Derail the Sale hauls out the big guns as Correa, Solorio and Foley join the Fairgrounds Swindle Lawsuit.




Asm. Jim Silva, (useless Van Tran,) Senator Correa, Asm. De La Torre and Solorio, Katrina Foley, and Theresa Sears, back in January. Our heavy hitters.

“After following this issue for over a year and continually fighting to keep the Orange County Fairgrounds under public ownership, I could not sit by and watch the Governor, in his rush before leaving office, sell this important asset when there are too many unanswered questions.

“Why was there no appraisal done to learn the fair market value of the property? Why weren’t the requirements of the original legislation and the Department of General Services’ (DGS) own bid documents followed? How do we know the bid process was fair when the terms of the deal favor one bidder above all others? This whole bid process has been flawed.”

– Assemblyman Jose Solorio

“This sale, just like the $2.1 billion sale [“sleasing”] of state assets, is a blatant giveaway of taxpayer resources and assets. It’s a fire sale, a blue-light special selling off state resources at a deep discount. And it’s going to cost the state much more in the long run.

“In the meantime, somebody will turn around and make a killing on this property. The whole thing just hits me in the gut.

– Senator Lou Correa, to Norberto

You are right, those of you who are paying attention at home and saying, “Hey, wasn’t there already a lawsuit filed to stop the sale of our Fairgrounds?”  THAT one, filed last month by a group of businesses negatively impacted by the Swindle, resulted in a temporary restraining order against the sale, and will be heard at the Santa Ana Courthouse this Wednesday.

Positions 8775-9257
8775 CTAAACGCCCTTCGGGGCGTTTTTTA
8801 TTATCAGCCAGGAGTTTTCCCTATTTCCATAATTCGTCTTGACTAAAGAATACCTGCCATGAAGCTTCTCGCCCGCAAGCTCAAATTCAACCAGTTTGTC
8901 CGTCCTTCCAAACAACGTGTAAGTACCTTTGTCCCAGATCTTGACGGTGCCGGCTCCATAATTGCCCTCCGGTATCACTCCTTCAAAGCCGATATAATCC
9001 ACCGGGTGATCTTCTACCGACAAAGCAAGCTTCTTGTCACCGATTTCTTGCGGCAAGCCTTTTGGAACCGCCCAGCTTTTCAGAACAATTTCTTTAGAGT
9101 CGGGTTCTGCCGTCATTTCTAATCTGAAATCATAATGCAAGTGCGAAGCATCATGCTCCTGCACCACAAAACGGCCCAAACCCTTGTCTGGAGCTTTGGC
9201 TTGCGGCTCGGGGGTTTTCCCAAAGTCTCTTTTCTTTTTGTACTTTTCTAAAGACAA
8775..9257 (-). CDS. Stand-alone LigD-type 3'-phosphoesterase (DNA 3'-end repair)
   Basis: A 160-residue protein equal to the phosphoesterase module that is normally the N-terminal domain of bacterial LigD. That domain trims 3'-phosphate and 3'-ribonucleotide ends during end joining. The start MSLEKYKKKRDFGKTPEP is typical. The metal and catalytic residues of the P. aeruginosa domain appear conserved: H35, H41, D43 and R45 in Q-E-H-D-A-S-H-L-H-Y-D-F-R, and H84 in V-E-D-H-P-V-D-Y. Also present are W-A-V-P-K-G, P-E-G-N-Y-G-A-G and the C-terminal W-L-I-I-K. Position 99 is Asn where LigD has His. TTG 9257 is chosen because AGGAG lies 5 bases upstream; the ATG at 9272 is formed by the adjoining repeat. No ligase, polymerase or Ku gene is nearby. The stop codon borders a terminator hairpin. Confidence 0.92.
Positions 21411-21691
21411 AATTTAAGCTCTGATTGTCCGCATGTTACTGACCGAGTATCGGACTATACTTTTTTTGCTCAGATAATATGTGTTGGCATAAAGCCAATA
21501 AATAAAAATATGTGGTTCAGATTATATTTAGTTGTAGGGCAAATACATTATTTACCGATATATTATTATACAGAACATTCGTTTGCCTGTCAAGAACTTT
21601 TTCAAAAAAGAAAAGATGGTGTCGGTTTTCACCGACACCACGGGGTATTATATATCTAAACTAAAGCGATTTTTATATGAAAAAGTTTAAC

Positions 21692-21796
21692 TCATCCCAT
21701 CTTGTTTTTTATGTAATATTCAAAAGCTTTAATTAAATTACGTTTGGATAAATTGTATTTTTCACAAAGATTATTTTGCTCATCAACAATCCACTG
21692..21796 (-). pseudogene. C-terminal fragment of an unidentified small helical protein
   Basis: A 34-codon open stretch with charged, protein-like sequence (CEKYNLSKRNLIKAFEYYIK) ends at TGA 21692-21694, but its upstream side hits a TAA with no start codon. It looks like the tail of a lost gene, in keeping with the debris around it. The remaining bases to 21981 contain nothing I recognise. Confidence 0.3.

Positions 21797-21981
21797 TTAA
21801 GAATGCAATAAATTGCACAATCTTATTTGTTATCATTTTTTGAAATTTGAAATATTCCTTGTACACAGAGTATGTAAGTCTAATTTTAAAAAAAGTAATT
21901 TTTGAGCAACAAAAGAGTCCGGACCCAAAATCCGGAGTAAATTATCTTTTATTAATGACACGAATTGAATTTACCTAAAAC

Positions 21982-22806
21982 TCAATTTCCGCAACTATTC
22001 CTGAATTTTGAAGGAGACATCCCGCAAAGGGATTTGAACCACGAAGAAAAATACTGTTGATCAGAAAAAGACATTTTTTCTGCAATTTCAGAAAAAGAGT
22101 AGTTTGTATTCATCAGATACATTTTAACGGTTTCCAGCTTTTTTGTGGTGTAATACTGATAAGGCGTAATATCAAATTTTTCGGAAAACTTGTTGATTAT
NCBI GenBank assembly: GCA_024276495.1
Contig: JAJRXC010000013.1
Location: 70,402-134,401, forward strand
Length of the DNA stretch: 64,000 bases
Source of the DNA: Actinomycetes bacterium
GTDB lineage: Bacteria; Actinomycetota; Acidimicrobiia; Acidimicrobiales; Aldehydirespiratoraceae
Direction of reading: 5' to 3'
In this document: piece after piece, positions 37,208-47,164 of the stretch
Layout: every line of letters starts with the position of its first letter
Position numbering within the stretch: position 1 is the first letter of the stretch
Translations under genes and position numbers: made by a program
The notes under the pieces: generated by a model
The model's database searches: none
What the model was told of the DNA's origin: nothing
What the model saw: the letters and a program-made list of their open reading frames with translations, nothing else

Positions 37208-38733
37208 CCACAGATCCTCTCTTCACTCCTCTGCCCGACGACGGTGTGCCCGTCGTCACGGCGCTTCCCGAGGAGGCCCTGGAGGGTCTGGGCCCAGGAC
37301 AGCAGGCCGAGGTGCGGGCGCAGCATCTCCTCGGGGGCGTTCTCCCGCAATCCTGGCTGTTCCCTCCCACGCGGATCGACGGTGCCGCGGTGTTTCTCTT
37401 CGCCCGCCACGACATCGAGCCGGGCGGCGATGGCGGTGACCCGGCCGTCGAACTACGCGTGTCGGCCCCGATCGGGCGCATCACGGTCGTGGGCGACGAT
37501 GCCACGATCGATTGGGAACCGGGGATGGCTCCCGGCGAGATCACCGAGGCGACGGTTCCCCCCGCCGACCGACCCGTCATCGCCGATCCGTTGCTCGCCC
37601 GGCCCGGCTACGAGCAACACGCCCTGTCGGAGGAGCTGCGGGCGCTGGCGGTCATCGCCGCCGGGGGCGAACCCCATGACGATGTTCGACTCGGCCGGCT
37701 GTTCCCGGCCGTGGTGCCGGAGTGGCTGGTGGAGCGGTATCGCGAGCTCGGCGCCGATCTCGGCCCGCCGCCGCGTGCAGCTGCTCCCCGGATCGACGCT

But this second suit was necessary because there are other arguments (or “causes of action”) that the first group of plaintiffs lacked standing for, or that came up more recently.  This new lawsuit, filed by state Senator Lou Correa, Assemblyman Jose Solorio, Costa Mesa councilwoman-en-route-to-school-board Katrina Foley, and the OC Fairgrounds Preservation Society (which includes OJ denizens La Femme Wonkita, Gericault, and yours truly) should throw another spanner in the works, as it brings up a few new issues which will hopefully require additional time for the court to consider and the defendants to respond to, running out the clock on the crooked Schwarzenegger administration.

The causes of action in the first suit, which are summarized in this concise BusinessWire article, center around

  • the unconstitutionality of last year’s bill AB 4 X 22, which originally authorized the sale, and violates Section 9 (Article III) of the state Constitution by redirecting the proceeds of this “surplus property” to reducing the budget deficit;
  • the ways in which Arnold’s Department of General Services (DGS) tailor-made the latest auction to favor its cronies Facilities Management West (FMW) with its minimum bid terms and conditions, and its rushed schedule;  and afterwards failed to respond to public records requests regarding the award;
  • and the ever-puzzling question of which state entity actually has the legal authority to convey the title to the property.